Oabeieo is offline Oabeieo  United States
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Isnít 12db LR only -180 on the lowpass so reverse the polarity on the lowpass should put everything back in proper phase


As far as BW filters go they shift at 90deg IIRC (correct me if Iím wrong)
So itís not needed in a BW alignment and only on a LR configuration
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Old 17th September 2019, 01:34 PM   #16
AllenB is offline AllenB  Australia
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Each order is 45 degrees at the crossover. Second order LP + HP is 4*45=180.

The difference is that LR only comes in even orders. Butterworth is more interesting in odd orders. It is the odd order that makes the polarity work either way.,

LR2 reverse polarity. LR4 same polarity.

Filters aren't always this simple in practice.
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Old 17th September 2019, 02:07 PM   #17
steveu is offline steveu  United States
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If the two drivers had the same gain/sensitivity and were placed at the same acoustic distance from the listener then a pair of 2nd order LP+HP filters would cancel at the crossover frequency being +90 deg and -90deg. So 2nd Order crossovers often call for one of the drivers to be wired inverted.
However, the tweeter is usually mounted on the same baffle as the woofer so it is a couple inches closer to the listener giving the tweeter sound a significant phase lead. And that phase lead varies with the listening position. In any case, most drivers have peaks and troughs that are similar amplitude variations.

Of more concern is the different impedance at certain frequencies that different filters have at the driver. Woofers sound much smoother with a single inductor in series than with a shunt capacitor because the undesirable cone resonances are more pronounced when driven by a low impedance. Likewise, the Q of the tweeter resonance is higher when shunted by a choke.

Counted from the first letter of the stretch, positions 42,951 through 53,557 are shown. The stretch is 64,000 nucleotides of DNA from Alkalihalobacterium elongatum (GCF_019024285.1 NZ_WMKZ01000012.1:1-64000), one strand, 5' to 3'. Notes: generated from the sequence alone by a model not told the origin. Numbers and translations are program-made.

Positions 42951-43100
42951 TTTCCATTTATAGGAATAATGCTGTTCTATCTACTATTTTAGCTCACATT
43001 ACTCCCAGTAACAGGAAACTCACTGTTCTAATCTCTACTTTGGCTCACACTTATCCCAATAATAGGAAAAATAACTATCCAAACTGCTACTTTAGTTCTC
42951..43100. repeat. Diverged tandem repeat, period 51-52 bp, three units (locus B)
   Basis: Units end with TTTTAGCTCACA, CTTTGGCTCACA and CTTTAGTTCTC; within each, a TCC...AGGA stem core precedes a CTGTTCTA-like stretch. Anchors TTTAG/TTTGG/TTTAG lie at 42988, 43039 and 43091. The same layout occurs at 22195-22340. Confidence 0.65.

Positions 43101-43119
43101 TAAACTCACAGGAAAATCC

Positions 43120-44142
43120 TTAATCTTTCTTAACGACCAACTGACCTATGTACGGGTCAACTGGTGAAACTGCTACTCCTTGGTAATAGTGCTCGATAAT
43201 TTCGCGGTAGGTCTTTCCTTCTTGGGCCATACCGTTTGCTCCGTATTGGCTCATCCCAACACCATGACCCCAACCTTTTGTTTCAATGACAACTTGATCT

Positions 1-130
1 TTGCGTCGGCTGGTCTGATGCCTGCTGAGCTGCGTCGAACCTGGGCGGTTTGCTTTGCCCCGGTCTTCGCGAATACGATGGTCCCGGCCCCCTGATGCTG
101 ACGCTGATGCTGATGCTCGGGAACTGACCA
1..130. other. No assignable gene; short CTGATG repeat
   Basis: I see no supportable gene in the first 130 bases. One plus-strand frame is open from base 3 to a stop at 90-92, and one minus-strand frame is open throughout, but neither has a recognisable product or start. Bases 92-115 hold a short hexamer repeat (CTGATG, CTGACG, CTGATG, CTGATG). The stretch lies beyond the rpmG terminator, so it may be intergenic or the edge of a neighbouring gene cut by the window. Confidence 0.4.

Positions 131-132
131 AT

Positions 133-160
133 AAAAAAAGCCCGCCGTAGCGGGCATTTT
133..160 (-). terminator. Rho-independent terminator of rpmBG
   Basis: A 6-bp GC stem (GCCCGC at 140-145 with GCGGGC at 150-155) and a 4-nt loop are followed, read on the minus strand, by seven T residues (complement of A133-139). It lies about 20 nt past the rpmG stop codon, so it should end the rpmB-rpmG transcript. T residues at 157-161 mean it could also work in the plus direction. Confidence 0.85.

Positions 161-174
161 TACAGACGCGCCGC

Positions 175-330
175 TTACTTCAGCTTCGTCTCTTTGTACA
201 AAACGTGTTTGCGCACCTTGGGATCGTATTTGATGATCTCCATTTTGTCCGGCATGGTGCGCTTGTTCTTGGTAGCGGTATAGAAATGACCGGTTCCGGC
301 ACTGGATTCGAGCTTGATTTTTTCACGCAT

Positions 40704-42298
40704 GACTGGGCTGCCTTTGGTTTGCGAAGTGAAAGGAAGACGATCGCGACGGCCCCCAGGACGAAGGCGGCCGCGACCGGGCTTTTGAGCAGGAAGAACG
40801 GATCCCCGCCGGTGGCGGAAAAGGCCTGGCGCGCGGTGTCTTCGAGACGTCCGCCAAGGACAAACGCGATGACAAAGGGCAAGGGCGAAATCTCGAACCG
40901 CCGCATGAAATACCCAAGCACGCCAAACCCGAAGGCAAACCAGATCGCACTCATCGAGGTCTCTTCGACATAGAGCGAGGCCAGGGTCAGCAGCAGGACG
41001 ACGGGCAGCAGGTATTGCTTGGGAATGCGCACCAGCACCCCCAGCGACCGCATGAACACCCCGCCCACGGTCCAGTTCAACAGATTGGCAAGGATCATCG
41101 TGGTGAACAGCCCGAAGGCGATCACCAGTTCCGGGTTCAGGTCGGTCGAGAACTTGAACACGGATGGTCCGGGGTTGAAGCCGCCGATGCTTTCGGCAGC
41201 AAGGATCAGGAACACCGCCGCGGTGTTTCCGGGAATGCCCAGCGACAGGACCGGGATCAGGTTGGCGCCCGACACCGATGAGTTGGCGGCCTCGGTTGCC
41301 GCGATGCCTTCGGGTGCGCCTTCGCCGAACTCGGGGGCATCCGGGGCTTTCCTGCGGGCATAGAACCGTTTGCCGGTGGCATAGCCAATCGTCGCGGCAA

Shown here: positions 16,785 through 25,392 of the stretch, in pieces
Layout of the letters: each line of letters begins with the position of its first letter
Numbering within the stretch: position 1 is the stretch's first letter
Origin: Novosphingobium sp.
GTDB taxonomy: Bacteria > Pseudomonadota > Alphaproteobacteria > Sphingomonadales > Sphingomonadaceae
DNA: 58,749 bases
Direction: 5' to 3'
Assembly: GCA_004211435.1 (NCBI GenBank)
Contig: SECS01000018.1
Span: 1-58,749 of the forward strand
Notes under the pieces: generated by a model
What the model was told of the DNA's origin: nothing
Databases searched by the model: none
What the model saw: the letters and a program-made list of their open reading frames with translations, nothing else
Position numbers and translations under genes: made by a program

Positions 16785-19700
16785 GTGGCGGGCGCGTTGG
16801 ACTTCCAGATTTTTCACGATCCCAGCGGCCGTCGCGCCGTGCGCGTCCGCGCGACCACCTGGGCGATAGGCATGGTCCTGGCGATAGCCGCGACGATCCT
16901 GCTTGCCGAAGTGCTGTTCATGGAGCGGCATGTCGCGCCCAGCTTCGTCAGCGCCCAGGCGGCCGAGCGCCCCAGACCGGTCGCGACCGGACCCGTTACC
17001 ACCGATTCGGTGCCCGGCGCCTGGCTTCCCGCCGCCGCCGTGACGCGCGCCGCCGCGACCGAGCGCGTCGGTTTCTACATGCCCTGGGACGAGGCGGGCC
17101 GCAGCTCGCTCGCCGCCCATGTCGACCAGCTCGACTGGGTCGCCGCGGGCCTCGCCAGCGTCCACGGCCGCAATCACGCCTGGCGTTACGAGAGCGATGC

So unless protecting a driver like the tweeter from harmful low frequency energy is a priority, a simple first order filter usually produces the best sound. Third order on the tweeter only, would be my next choice. 2nd order on the tweeter is not usually a problem because the tweeter also requires an attenuator, which dampens the cone by presenting a ~matching impedance.
In the final analysis, just try it and use whatever sound the best.
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Old 17th September 2019, 05:48 PM   #18
Oabeieo is offline Oabeieo  United States
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Quote:
Originally Posted by AllenB View Post
Each order is 45 degrees at the crossover. Second order LP + HP is 4*45=180.

The difference is that LR only comes in even orders. Butterworth is more interesting in odd orders. It is the odd order that makes the polarity work either way.,

LR2 reverse polarity. LR4 same polarity.

Filters aren't always this simple in practice.

Thatís right. Gosh itís been awhile since Iíve had to think that through. I havenít used BW in so long I forgot what they do. I just remembered never to use them because I never had a reason to.
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Old 17th September 2019, 06:31 PM   #19
Oabeieo is offline Oabeieo  United States
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Something is still telling me the order is based on the number of poles (or reactive elements) I am not entirely sure it’s just 45*4 to get there

I thought each electrical order added 90deg and not 45

As 45deg is as 1rad at cutoff , 45deg on each side of the reactive element not each order


So a 1st order BW Q.707 would be at quadrature at cutoff. 45deg on each respective side of the time constant. The sum is 90deg (or something like that it’s been awhile not quadrature because that is 1/4th of 360 it’s 1/8th so it’s someth else I can’t remember)


Please correct me if I’m wrong

Last edited by Oabeieo; 17th September 2019 at 06:38 PM.
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Old 17th September 2019, 06:51 PM   #20
Oabeieo is offline Oabeieo  United States
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Pi/4 1st order